VOTING Yes would shrink an already small talent pool and make it impossible for Scotland to join the premier league, writes Michael Kelly
Sport is a well-known metaphor for life. Those fearing the consequences of a Yes vote in the independence referendum are praying that Scottish football is not an analogy for the way we would be run as an independent nation. Scottish football has never been dependent on a “London” government. Since its inception in 1873, the Scottish Football Association has run football in Scotland. And what a mess it is making of it, along with those other culprits the Scottish League (1890) and the breakaway Scottish Premier League (1998).
The manner in which incompetents organise the affairs of their clubs and sporting bodies shows how shallow the pool of managerial talent is in this country. The evidence of how these small businessmen have run the game into the ground give the lie to any theories about how new, small, indigenous firms will be born and thrive in a free Scotland. For decades, directors have joined smaller clubs because of the local prestige of the office and to enjoy the massive financial perks football offers. The game may be poor, but that does not deter its representatives from first-class flights, five-star hotels and generous per diems on foreign trips paid for, ultimately, by the fans. The higher they go through Uefa up to Fifa, the faster the gravy train rolls.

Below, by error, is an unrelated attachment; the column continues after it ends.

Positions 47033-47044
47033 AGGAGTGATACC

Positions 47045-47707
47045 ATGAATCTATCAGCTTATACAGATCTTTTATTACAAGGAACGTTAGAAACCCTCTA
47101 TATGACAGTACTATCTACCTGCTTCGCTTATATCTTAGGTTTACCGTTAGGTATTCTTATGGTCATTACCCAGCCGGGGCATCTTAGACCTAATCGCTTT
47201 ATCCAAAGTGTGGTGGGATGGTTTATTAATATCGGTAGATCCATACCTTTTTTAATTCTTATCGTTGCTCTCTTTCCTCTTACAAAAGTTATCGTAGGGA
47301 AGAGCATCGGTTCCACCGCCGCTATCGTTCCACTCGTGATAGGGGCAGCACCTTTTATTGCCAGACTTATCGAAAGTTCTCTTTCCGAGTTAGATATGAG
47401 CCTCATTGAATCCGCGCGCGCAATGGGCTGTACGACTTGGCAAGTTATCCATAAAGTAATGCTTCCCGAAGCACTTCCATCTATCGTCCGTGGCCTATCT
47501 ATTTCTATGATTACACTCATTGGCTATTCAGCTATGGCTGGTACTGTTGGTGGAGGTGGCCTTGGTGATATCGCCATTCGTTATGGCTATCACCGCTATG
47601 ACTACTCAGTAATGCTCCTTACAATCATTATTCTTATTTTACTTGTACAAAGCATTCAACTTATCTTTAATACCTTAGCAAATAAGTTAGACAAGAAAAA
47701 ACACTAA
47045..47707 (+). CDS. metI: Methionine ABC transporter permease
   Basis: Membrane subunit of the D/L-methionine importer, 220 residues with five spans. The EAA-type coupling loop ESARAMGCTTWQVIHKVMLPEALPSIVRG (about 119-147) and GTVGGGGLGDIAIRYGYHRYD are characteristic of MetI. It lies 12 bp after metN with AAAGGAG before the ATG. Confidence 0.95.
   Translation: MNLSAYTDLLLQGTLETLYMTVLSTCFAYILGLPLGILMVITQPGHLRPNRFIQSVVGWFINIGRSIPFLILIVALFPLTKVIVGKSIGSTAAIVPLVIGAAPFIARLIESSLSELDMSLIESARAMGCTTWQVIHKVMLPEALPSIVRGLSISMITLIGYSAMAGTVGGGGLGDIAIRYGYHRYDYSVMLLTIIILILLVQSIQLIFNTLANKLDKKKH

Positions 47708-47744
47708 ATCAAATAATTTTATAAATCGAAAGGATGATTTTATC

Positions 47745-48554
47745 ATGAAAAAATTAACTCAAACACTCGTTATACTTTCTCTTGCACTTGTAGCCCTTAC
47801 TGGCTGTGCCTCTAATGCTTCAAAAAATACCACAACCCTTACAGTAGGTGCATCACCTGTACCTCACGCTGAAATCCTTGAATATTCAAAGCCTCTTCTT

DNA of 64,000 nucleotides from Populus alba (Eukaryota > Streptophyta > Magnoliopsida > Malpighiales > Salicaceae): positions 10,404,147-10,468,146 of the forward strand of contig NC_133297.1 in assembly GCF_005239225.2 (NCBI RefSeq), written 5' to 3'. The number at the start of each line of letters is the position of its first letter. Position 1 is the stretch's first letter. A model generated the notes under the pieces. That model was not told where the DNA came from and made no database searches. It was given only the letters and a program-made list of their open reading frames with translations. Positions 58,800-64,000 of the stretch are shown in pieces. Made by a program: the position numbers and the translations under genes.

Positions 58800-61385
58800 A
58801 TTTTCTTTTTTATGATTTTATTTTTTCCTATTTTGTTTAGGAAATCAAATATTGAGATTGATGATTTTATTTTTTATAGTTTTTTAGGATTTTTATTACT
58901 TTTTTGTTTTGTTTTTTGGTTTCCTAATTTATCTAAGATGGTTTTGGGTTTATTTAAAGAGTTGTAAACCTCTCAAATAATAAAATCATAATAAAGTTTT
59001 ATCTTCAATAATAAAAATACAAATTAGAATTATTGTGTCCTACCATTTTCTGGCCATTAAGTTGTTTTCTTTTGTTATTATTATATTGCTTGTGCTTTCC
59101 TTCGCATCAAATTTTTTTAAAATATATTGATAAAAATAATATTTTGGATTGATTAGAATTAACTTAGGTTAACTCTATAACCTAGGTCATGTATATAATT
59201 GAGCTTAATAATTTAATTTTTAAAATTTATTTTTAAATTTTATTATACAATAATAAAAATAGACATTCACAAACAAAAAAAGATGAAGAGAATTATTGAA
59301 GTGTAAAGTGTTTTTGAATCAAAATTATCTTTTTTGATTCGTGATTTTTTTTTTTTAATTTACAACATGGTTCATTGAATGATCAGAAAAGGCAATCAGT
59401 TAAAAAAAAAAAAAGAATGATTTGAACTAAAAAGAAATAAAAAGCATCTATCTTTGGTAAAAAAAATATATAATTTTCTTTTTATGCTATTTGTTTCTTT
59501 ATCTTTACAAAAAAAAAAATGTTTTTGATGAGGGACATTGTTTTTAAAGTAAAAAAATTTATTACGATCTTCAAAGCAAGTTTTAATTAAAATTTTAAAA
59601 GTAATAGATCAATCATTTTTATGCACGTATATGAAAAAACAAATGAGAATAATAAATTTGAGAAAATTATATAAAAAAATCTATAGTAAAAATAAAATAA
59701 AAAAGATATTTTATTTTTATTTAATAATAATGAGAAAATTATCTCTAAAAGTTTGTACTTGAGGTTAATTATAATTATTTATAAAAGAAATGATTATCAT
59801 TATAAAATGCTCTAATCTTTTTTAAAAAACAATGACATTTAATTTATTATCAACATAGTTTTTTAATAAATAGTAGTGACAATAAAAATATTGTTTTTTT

We have ended up with the worst quality football in our history. Clubs are impoverished, playing skills hover around public park level and our match officials are beyond a joke. If this is what Scots acting independently can achieve, what chance is there of sustaining vigorous and healthy public and private sectors here if we end up running everything on our own?
Fortunately, if we take a broader view, there is room for hope. Many aspects of the health service are run better here than elsewhere in the UK. Our universities continue to produce world-class research and thoroughly well-educated graduates. Our legal system is robust. We produce eminent jurists. Our young people have always been credited with acting professionally and bravely in the armed forces. And although we can exaggerate the number of inventions that we mark down as Scottish – for example, can we really credit John Logie Baird with the invention of television when it was a rival’s version that was chosen by the BBC and is now the standard? – we do have an innovative culture.
Even here, however, there are caveats. The NHS operates throughout the UK and both the UK and Scotland benefit from the interchange of ideas and personnel. So, too, do our universities. And our brave young people serve in a bigger army that is well-resourced. Would Scots be offered the same chance to shine in much smaller pools? Innovative, yes, but can we demonstrate the level of enterprise that would generate the new industries that will become the drivers of growth in an independent economy? Doubtful.